Media Monitoring Africa (MMA) awards the Sowetan and The Star a GLAD1 for publishing articles that go an extra mile to protect the identities of vulnerable children affected by crime and abuse.

The Sowetan has consistently shown their commitment to promoting the rights and best interests of children in their coverage. Five of their recently published articles illustrate this.

The first article from the Sowetan, “Boys genitals cut off” (12/04/2016, p.2) by Pertunia Mafokwane is about a 12-year-old boy whose genitals were cut off allegedly by neighbors. In this article, the identity of the child who had his genitals cut off was protected and so was that of his grandmother who is a source in the story.

Like the aforementioned article, “Teen shot in private parts” (Sowetan,12/04/2016, p.8) by Thulani Mbele also protects the identity of a 15 year old boy whose genitals were shot during a service delivery protest in Orange Farm. Furthermore, a photograph of the boy with his face blocked was published alongside the article, this shows that the journalist made an effort to protect the boy’s identity by not showing his face.

The third article, “Teen assaulted for rape of child (4)” (Sowetan, 06/03/2016, p.2) by Xolani Dlamini continues the sensitive reporting as witnessed in other articles. The report is about a teenager who was caught in the act raping a four-year-old girl and was attacked by residents. The child is not identified and the article goes further to say “The child’s mother’s identity cannot be revealed to protect the toddler”.

Similarly, “Raped boys psychologically scarred” (Sowetan, 05/04/2016, p.2) by Ntwaagae Seleka also goes an extra mile to protect the identity of children who were abused. The article is about 11 boys who were kidnapped and raped and as a result are still “faced with serious traumatic challenges.” The journalist adequately protected the identities of the boys, thereby their privacy and dignity.

Lastly, “Underage killer must rot in jail” (08/04/2016, p.7) by Xolani Dlamini, also followed suit in protecting the identities of children who are vulnerable. This time, the Sowetan showed that they are as serious about protecting the rights of children who are victims as they are about those who are alleged perpetrators. The article protects the identity of a 16 year old learner who is accused of murdering a 17-year-old fellow pupil on school premises.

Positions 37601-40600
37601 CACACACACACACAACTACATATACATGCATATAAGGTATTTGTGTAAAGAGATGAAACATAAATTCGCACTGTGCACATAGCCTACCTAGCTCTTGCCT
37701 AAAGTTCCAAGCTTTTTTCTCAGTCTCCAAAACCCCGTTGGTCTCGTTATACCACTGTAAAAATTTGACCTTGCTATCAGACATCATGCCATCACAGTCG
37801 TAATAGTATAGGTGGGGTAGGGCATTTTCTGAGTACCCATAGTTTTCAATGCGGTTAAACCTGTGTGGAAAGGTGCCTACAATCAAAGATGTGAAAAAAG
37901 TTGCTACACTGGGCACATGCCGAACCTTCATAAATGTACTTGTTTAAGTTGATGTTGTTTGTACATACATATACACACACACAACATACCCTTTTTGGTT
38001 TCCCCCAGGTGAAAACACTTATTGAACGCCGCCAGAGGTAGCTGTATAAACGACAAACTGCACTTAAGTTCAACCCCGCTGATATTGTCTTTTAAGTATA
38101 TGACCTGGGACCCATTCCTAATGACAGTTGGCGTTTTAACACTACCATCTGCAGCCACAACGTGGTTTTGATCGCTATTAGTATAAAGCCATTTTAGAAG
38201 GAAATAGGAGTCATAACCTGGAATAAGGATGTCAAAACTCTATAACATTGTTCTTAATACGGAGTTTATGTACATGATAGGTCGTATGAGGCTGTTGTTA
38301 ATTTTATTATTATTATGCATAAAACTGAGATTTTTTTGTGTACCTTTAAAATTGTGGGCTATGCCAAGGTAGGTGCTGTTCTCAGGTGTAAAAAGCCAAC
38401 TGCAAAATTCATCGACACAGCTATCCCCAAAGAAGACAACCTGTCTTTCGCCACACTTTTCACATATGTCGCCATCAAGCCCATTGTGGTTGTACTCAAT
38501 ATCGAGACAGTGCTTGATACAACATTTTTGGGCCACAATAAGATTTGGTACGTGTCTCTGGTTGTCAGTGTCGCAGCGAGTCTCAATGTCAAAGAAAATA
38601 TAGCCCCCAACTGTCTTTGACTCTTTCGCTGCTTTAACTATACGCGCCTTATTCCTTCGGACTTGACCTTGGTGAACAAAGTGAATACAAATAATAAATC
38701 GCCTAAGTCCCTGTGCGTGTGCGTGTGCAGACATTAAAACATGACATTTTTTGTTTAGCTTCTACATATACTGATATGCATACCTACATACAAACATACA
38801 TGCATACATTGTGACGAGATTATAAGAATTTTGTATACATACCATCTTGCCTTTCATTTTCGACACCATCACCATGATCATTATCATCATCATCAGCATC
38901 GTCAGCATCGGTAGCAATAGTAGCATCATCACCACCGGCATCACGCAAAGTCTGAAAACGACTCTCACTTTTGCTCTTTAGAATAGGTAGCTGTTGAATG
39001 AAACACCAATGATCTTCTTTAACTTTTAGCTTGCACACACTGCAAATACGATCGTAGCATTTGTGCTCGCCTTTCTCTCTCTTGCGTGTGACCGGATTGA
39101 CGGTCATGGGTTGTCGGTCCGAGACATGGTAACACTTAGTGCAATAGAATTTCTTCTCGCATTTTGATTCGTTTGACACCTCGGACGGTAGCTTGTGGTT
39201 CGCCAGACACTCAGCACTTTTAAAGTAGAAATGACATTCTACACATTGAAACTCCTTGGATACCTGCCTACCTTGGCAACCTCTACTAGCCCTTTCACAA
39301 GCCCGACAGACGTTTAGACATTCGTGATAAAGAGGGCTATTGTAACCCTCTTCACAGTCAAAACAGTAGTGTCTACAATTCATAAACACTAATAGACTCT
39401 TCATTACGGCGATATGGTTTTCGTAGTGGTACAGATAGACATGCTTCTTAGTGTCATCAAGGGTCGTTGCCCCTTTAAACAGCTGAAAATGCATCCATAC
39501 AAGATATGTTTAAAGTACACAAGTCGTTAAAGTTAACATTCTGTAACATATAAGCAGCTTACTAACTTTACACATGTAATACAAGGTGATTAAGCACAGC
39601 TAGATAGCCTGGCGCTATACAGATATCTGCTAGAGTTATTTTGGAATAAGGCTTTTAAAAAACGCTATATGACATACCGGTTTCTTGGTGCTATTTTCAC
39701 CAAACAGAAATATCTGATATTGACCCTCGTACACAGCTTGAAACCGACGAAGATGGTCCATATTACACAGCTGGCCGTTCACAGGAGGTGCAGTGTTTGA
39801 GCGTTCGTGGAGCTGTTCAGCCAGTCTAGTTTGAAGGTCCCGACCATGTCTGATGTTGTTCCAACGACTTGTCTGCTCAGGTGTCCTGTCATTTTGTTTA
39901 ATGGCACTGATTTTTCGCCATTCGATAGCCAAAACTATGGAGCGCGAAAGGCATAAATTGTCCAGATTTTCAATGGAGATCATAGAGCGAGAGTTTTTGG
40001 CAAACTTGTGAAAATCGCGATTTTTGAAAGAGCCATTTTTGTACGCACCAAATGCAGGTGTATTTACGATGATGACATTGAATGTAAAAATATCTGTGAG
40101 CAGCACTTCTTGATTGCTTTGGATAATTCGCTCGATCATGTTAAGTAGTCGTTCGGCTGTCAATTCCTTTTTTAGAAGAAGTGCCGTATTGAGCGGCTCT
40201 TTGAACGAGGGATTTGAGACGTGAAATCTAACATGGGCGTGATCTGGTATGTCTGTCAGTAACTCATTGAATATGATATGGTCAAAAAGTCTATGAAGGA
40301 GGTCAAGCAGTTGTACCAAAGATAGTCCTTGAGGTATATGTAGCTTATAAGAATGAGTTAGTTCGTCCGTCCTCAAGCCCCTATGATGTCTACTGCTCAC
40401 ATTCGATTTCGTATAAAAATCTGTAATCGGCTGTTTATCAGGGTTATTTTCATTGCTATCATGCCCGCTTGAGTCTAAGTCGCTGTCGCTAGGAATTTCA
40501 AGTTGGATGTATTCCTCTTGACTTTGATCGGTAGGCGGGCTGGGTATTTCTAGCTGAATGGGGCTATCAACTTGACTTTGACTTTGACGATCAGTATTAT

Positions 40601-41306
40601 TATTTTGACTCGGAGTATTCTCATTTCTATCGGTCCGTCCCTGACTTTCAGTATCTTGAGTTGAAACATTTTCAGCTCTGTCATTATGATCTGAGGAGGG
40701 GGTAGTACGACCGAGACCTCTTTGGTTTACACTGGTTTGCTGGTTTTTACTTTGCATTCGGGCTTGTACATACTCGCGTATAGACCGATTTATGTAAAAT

The Star, like the Sowetan, also shone light on the importance of protecting the identities of vulnerable children. In their article, “Bank manager accused of sex with stepdaughter” (The Star, 12/04/2016, p.3), the journalist, Angelique Serrao, reveals the details of the trial of a bank manager who allegedly raped his stepdaughter. Serrao, however did not identify the child. She also did not reveal the name of the accused step father “in order to protect the identity of the child.”

In all the articles the identities of the children were adequately protected. In this way, the journalists adhered to Section 154(3) of the Criminal procedures Act 51 of 1977 which provides that, “No person shall publish whatever information that reveals the identity of the accused under the age of 18 years or of a witnesss ata a criminal proceedings who is under the age of 18 years”.  Notably, these articles also minimsed the potential harm the children might be exposed to with their names made public.

MMA congratulates both the Sowetan and The Star for their efforts in reporting on rape and crime issues involving children in a cautious and sensitive manner.

By Girlie Sibanda

1. A weekly basis, MMA highlights cases of good practice, where the media has promoted the rights and welfare of children, otherwise referred to as “GLADs”, as well as instances where the rights and welfare of children have been compromised through irresponsible media coverage, referred to as “MADs”